Vaccine strategy in cage-free layers requires new mindset
By Daniel Wilson, DVM
Founder and Lead veterinarian
Wilson Veterinary Company
As the US layer industry adopts cage-free production, producers are learning that disease problems can differ compared to those in caged layers. The vaccination strategy needs to be adjusted accordingly but there can be hesitancy to change.
To help layer producers devise a well-rounded vaccine program for cage-free birds, I often refer back to my three least favorite sayings.
‘Those convinced against their will are of the same opinion still’
To make alternative production system programs work, we have to get past preconceived notions of how caged bird health traditionally has worked. We need to put our brains to use tackling new challenges.
One of the best ways to get forward progress in an operation, as they say in 8th grade math class, is to “show your work.” Convincing a layer producer to change their vaccination program often requires demonstrating the need to change and potential return on investment. There are several ways this can be accomplished:
- Routine diagnostics, such as serology, help identify disease challenges as much as they help rule disease challenges out. We have had farms convinced that egg production and shell quality is adversely affected by infectious bronchitis virus (IBV), only to find this disproved by serology and other routine diagnostics. IBV is not always the sole offender in shell quality effects. We often find a variety of low-hanging fruit that are affecting external or internal egg quality. There are a variety of other problems including mycoplasmas, management and nutritional effects that can also affect egg quality.
- Targeted diagnostics, such as cultures and sequencing of isolates, can identify pathogens affecting layer flocks. These are important methods of identifying disease challenges in cage-free birds as they provide solid proof. Once problem organisms are identified or quantified, an action plan can be put in place.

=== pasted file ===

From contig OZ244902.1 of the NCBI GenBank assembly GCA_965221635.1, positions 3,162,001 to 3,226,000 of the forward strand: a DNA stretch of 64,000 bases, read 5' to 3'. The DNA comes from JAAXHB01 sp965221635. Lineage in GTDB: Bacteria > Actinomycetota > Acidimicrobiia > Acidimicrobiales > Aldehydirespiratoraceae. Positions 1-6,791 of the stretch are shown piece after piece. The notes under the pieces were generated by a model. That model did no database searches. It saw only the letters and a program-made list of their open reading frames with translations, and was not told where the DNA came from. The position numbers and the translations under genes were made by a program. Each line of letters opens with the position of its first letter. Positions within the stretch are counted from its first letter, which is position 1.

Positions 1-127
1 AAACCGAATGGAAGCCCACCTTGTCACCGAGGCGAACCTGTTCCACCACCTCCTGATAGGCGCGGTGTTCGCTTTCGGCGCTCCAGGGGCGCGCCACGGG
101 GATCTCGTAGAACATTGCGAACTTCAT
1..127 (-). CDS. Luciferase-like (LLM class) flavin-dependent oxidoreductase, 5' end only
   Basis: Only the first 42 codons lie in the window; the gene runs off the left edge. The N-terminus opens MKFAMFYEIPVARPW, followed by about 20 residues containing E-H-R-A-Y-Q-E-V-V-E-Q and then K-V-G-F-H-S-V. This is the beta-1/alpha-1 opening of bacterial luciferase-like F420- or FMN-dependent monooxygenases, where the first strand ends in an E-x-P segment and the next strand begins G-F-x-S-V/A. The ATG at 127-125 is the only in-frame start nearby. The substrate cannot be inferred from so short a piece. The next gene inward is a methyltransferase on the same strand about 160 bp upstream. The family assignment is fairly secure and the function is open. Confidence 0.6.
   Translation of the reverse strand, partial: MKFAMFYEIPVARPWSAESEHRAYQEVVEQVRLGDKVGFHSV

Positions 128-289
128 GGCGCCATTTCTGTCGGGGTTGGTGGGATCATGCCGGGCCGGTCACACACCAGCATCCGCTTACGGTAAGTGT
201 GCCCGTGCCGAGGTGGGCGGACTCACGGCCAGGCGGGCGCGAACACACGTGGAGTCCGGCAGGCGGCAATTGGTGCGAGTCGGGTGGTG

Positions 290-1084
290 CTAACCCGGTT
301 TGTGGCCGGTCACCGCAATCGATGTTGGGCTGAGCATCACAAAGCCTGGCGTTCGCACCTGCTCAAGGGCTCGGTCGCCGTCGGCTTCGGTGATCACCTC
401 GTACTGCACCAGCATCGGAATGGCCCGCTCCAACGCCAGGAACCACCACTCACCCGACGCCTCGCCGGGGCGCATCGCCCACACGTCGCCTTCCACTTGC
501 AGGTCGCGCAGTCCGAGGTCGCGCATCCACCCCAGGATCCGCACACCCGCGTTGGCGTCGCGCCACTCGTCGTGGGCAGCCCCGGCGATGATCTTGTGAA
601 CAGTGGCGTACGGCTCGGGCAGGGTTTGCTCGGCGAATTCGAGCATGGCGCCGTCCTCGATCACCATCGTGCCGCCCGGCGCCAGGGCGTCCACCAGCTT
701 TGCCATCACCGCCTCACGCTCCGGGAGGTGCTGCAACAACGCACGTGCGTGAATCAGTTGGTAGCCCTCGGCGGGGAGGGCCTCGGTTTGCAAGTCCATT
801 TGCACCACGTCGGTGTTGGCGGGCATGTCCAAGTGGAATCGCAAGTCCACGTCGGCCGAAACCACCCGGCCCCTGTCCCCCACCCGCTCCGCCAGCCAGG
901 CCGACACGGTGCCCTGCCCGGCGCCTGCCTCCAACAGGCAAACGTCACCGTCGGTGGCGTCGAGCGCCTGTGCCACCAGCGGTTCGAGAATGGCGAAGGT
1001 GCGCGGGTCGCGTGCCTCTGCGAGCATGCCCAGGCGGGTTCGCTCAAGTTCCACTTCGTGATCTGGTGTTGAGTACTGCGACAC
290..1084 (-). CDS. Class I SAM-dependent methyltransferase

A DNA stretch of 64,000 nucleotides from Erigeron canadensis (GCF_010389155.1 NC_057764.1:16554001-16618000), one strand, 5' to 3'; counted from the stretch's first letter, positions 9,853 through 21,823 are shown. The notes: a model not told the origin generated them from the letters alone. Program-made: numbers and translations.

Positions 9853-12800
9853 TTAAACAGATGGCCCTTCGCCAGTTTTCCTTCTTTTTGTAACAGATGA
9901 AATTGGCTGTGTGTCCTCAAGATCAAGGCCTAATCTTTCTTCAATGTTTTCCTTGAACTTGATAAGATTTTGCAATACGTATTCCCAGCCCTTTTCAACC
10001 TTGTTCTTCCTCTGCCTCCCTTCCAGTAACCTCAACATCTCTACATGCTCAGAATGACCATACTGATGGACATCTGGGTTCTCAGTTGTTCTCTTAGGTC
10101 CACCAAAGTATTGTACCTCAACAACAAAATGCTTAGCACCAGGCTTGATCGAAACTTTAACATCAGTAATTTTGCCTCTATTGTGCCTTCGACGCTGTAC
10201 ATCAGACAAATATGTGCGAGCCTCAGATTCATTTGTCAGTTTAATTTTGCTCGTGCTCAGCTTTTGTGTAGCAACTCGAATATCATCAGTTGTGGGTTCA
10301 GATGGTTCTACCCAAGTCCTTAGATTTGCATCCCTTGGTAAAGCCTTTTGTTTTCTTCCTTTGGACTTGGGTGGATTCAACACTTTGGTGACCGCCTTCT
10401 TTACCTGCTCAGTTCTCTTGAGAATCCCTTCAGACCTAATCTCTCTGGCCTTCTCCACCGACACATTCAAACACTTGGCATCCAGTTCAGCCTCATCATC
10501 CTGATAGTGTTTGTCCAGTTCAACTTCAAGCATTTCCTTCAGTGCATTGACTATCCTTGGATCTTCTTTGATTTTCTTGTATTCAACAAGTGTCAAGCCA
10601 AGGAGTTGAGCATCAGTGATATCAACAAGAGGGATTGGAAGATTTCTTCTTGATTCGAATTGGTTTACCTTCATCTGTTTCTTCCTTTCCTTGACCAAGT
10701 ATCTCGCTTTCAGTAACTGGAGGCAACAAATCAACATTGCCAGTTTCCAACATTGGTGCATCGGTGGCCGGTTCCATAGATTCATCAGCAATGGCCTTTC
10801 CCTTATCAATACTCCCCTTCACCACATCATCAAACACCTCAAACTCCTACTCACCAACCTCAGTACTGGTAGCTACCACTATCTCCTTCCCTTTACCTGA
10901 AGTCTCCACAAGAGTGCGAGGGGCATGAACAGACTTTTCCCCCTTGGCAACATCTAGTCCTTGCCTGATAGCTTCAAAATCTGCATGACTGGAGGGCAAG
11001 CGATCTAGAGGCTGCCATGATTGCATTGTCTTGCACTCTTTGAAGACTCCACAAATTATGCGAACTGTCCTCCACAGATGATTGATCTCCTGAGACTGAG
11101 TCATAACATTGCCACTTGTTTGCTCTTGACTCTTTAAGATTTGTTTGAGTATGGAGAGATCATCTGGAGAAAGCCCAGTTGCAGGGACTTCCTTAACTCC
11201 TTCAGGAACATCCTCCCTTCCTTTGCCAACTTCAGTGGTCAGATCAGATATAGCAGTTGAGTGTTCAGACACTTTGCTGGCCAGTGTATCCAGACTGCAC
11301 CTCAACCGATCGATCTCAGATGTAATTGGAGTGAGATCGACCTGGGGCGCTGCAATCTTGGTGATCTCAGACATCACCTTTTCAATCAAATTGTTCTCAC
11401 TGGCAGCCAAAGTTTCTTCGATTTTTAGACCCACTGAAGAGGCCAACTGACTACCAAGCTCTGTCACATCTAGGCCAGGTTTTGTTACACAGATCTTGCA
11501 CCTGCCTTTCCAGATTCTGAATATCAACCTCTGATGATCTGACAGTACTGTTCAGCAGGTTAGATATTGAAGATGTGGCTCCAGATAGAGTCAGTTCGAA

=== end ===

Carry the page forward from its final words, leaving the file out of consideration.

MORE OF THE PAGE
Here’s an example: Historically, Escherichia coli was exclusively responsible for gross lesions of “peritonitis” or septicemia in cage egg production. However, although E. coli is still the most common cause, it’s not the only potential cause. Appropriate culture work is important to keeping the health program on the right track. Decreased options or antibiotic availability makes correct diagnosis and pursuit of effective interventions and alternatives even more important.
- Routine posting sessions of mortality and wellness in birds are essential if appropriate interventions are to be implemented. What are the typical causes of day-to-day clinical health issues contributing to mortality? Don’t wait for large mortality events or until something is a serious problem. Small day-to-day challenges over the life of a flock add up to much larger cumulative problems with poor livability or hen-housed egg numbers.
- Not every health challenge will be readily evident, characterized by poor egg production or increased mortality. Individual birds can have subclinical disease or there may be low-level, nagging mortality just slightly over normal yet under genetic standards. We see this often with wet pox and infectious laryngotrachetis (ILT) viruses that can persist in flocks for days, weeks, or months; there is a low-level challenge rolling through the house, hitting unvaccinated or poorly vaccinated birds. We also know that mycoplasmas such as Mycoplasma gallisepticum can be very sneaky. There is a reason it is referred to as chronic respiratory disease in layers – the changes can be subtle over time, gradually stealing egg numbers from an otherwise apparently normal flock. Without proper posting of mortality and review of flocks, it can be easy to overlook.